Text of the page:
Thursday, August 03, 2006

There's something about Pennsylvania

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Eight women ordained to the priesthood by womenbishops (left).
One of the protesters along the river's shore in Pittsburgh (right).

In the Episcopal Church, it was the "Philadelphia Eleven"--a group of women who were illegally ordained on 29 July 1974 at the Church of the Advocate. On 31 July 2006, eight women were illegally ordained Roman Catholic priests while cruising Pittsburgh's three rivers. The difference in the consequences of these two actions is that the Episcopalian women of 1974 were inhibited (the ordinations were later "regularized in 1976), while the Roman Catholic women of 2006 have incurred automatic excommunication.

This is the fourth such Catholic group ordained worldwide since 2002, and the first in the United States. . . . Dagmar Celeste, a former first lady of Ohio who was among the group's first ordinands in 2002, said, "Today we give honor to our mother God . . . Just as the water broke in the wombs of our mother, so we open the waters of mother church."

Rocco Palmo noted the event here at Whispers in the Loggia. The report from Ann Rodgers in the Pittsburgh Post-Gazette (which includes a video report) is here. The website of Roman Catholic Womenpriests, the organization which is sponsoring the ordinations, is here. Also, Salon has a bit of the back story here.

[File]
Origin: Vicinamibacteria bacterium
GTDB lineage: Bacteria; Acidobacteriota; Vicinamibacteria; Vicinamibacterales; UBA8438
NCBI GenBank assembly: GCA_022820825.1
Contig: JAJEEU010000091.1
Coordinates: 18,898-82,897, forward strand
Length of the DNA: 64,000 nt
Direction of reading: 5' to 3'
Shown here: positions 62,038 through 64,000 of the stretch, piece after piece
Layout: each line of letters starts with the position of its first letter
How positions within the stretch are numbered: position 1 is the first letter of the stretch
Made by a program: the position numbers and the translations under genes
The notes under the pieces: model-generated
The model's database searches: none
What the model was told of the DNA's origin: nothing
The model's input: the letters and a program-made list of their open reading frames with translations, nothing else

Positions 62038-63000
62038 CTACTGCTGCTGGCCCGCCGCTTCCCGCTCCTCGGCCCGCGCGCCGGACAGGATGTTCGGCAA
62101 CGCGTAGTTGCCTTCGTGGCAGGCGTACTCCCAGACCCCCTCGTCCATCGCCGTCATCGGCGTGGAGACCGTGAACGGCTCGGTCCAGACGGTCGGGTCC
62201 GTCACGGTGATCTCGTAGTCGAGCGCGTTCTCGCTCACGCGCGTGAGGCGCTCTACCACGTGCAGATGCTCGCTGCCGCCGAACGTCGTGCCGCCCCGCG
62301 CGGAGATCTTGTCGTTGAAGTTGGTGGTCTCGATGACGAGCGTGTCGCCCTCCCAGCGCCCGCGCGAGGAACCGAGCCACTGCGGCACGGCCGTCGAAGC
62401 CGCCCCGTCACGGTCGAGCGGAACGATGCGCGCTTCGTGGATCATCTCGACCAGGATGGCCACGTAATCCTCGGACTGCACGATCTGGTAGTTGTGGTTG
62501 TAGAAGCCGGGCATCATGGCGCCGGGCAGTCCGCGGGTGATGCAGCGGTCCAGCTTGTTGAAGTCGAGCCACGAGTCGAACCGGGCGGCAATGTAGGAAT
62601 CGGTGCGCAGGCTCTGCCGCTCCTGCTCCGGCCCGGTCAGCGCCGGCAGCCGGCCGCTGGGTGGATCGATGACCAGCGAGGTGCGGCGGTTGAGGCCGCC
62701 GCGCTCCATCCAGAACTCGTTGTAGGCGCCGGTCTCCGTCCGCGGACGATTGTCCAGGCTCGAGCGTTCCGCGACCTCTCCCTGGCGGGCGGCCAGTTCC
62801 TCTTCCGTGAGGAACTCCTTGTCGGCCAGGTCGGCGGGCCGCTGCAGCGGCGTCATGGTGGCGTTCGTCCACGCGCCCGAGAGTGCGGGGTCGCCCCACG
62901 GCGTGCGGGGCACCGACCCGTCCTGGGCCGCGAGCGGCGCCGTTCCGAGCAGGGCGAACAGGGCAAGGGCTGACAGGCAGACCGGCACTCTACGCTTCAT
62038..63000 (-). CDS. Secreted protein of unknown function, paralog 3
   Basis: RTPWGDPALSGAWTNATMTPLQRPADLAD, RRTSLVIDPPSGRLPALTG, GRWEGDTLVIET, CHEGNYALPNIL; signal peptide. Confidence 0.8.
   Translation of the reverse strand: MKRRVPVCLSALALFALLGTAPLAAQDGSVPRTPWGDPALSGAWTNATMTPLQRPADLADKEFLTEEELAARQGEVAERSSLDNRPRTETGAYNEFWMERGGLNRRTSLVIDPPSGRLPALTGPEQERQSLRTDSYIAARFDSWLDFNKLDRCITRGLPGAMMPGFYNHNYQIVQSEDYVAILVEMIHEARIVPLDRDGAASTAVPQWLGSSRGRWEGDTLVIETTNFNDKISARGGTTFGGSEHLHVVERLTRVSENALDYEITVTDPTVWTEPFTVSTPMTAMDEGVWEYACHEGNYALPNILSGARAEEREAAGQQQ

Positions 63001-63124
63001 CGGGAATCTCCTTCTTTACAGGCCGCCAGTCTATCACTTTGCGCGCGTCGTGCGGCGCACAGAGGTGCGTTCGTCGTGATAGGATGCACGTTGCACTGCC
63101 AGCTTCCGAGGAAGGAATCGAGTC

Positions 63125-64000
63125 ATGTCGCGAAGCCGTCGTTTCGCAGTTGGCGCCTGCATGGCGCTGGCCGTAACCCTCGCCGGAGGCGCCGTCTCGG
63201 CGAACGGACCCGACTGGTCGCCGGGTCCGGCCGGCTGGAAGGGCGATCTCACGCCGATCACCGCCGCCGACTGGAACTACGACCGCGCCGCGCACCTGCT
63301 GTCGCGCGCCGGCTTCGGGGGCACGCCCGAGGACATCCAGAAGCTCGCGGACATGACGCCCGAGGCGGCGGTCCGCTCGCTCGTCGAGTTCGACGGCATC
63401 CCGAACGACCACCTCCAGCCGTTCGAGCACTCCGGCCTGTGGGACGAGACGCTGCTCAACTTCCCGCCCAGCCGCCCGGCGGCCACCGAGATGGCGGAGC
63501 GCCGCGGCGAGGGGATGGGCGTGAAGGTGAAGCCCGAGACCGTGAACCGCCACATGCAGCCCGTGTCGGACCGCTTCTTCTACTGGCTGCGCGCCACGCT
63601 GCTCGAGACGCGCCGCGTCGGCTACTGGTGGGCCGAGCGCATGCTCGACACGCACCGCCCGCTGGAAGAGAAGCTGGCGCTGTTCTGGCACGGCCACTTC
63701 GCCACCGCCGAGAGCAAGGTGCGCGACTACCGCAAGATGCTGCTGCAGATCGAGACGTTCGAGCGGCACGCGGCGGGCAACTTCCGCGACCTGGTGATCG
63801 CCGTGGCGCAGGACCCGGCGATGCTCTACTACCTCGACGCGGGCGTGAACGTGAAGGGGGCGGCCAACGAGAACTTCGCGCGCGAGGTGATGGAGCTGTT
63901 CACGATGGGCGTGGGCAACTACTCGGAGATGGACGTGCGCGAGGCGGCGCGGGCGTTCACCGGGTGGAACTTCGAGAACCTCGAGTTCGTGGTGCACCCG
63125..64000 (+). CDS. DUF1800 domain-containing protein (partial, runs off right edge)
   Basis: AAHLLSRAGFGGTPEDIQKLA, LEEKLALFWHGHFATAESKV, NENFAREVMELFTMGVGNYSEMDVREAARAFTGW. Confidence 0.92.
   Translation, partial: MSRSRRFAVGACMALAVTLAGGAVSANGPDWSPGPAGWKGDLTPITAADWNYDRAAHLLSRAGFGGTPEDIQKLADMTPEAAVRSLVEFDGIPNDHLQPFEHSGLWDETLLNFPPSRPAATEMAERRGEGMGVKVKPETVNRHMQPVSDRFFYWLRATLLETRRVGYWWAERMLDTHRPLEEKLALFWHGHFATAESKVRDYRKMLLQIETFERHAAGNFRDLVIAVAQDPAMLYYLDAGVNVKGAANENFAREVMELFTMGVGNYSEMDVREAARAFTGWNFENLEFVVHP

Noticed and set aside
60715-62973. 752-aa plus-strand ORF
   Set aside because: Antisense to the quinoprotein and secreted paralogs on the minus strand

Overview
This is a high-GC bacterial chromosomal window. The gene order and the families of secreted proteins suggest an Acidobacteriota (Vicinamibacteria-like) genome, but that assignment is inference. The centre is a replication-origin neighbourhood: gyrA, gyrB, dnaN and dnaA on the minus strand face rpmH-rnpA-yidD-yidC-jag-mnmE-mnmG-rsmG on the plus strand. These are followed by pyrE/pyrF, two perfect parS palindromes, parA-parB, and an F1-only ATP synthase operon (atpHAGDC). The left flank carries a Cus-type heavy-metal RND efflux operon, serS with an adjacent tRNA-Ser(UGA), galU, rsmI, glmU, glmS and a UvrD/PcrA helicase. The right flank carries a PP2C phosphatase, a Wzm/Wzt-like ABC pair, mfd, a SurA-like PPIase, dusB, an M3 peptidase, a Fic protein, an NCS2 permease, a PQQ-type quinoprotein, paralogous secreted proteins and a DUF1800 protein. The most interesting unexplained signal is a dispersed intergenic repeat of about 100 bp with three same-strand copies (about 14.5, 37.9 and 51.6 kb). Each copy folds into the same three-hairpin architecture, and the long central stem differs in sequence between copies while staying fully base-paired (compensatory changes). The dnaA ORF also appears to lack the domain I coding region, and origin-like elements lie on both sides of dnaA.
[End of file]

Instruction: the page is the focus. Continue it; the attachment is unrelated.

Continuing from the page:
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The fictional Fathers Ted Crilly and Dougal McGuire join the protest. Fr. Ted's partially obscured sign says, "Down with this sort of thing."

3 comments:

Timotheos Prologizes said...

BTW, I cannot figure out what is behind the use of the compound word by that organization (i.e., "womenpriests" and "womendeacons" rather than "women priests" and "women deacons"). If anyone knows, please comment.

Christopher+ said...

And what about this mingling of the waters rite? The ECW Triennium did something like it at Columbus - Is it a feminist thang?

Joseph Oliveri said...

Please note: these women certainly were not "ordained to the priesthood." They were not ordained in the Catholic sense; they are not Catholics; and they are not, nor can they ever be, priests.

Perhaps this blogger put it best: Today, July 30, 2006, I will attain my boyhood dream of becoming an astronaut. A former astronaut will pin his astronaut wings on my lapel and I will have become an astronaut. I will then be able to pilot shuttle missions and lead the next manned expeditions to the moon and to Mars.

:^D